Swedish town wants to ban begging
The years-long debate about begging in public in Sweden has just received a dramatic lift - with a small town northwest of Stockholm announcing that it will be the first in the country to ban beggars from its streets.
Some question the legal validity of such a ban while others cheer what they call an overdue crackdown on human trafficking.
The re-appearance of beggars on the streets of Stockholm and other Swedish streets some 2 decades ago was a real chock - such street scenes belongd to the past, after a century of welfare state building, dwindling gaps between the rich and the poor, and the image of a prosperous Sweden surviving the devastation of World Wars leaving much of the rest of Europe in ruins and hungry.
The early debate noted that the beggars were - and are - often from abroad.
The arguments - is it illegal to beg? Or just non-Swedish? Would a ban infringe on human rights or kindle anti-foreigner feelings?
Some argue that the beggars may not be hungry loners at all - but also part of organized gangs, pulling in large sums of money. Perhaps a child or youngster - in the control of gangs - with several gang members stationed close by to monitor the action - and make sure the youngster didn't escape.
The town of Sala just north west of Stockholm is adding its fire to the heated debate by declaring it intention to ban the beggar - noting that all political parties on the town council agree.
The council chairman, Social Democratic Per Olof Rapp tells Swedish Radio News that the aim is to clear the beggars from the streets.
He adds that even in that small town, three or four beggars pop up on the street corners … with others standing near-by in control.
The aim is to hand out fines - not jail sentences .. with the police deciding what is begging - and what is harmless action as collecting for charity or those little children dressed as Easter witches at this time of year begging for candy and coins.
The Sala council chairman is convinced that the police are competent enough to make the right decisions - and that this is a real way to crack down on trafficking of human being and criminal gang activities.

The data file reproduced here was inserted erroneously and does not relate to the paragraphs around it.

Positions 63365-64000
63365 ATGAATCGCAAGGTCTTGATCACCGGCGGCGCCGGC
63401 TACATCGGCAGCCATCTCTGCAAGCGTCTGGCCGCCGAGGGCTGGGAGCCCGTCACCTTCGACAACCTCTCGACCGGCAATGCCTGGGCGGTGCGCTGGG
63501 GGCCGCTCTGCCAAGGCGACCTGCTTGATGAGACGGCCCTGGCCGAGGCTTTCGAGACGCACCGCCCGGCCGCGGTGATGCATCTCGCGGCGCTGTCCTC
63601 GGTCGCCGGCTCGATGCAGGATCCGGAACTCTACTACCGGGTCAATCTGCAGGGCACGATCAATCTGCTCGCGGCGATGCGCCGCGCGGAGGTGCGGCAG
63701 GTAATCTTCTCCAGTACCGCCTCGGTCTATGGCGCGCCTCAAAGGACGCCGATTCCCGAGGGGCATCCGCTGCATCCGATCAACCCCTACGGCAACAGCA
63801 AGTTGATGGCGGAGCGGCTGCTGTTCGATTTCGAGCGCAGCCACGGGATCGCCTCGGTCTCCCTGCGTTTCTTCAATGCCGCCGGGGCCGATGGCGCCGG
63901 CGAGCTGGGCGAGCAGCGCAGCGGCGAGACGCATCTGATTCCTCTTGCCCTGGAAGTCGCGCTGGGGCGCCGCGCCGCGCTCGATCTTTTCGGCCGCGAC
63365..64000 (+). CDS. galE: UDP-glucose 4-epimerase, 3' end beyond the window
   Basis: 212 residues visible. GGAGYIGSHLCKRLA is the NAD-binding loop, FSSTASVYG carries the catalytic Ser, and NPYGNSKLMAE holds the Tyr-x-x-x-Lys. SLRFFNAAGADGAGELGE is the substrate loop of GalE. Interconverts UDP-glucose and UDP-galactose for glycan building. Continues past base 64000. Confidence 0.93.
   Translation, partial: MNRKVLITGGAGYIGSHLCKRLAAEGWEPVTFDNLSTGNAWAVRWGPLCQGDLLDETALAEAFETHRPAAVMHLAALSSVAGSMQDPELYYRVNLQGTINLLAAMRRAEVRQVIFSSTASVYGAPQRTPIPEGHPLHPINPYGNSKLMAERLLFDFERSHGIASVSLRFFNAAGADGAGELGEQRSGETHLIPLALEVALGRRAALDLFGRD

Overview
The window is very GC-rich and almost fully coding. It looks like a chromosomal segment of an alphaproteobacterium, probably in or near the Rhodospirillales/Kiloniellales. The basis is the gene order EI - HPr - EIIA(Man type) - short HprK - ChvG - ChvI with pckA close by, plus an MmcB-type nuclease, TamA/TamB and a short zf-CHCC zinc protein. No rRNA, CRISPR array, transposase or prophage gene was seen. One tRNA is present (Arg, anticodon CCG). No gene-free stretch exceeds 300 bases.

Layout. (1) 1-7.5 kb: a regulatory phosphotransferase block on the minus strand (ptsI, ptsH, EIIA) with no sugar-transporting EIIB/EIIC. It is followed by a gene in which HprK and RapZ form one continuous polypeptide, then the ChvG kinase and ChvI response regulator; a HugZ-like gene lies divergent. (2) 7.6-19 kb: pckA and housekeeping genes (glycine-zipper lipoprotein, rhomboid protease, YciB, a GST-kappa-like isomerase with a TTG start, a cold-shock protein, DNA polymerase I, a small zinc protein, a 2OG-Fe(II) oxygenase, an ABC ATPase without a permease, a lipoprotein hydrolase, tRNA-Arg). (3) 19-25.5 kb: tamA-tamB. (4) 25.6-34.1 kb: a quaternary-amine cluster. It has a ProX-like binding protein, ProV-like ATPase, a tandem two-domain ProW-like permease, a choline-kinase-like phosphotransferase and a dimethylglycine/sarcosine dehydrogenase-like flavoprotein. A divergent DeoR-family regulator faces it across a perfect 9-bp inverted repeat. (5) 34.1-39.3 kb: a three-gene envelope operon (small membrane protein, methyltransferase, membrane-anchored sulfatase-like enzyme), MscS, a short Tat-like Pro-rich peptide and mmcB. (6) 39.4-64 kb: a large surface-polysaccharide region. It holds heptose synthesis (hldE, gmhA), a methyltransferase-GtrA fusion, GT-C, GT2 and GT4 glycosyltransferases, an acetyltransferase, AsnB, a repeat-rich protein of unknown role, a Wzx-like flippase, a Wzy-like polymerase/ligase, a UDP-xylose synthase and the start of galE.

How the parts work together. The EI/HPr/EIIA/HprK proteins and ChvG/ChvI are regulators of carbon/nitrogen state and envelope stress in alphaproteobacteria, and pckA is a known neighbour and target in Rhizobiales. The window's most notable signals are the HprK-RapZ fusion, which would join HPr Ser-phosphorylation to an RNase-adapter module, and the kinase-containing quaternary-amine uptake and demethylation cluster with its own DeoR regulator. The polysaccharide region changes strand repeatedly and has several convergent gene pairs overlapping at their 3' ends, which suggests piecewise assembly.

Speaking to Radio Sweden, country police information officer Börje Strömberg is confidant that the ban will be approved by the country council so that it can go into effect next month.
He's also sure that the ban will spread from the town of Sala throughout the country and throughout Sweden.
Other observers are not sure - since although those local Sala politicians have reached agreement over party lines, the political parties on a national level have been very wary or are against promoting any ban on beggars - fearing this will be seen as not only a violation of human rights and freedom of movement and expression, but would also kindle xenophobic attitudes of those anti-foreigner feelings.
It is only the newcomers to the Swedish parliament - the anti-immigrant and anti-refugee Sweden Democrats – who are flatly in favour of a ban on beggars.
Sweden Democrat Kent Ekeroth sees such a ban as a way for the police to cleanse the streets and make this Nordic nation a more pleasant place.
But among the established party's parliamentarians, there are strong efforts to keep a wide distance from the anti-foreigner party.
Maria Ferm of the opposition Greens rejects the idea of a ban, and says there are better ways to combat poverty and begging than banning it.
Lena Olsson of the opposition Left Party argues that she doubts that a ban is an effective way to combat begging.
At the Stockholm headquarters of the national police is Per Lövenberg, is charge of migration questions.
How does he feel about the news that the town of Sala is eager to ban begging?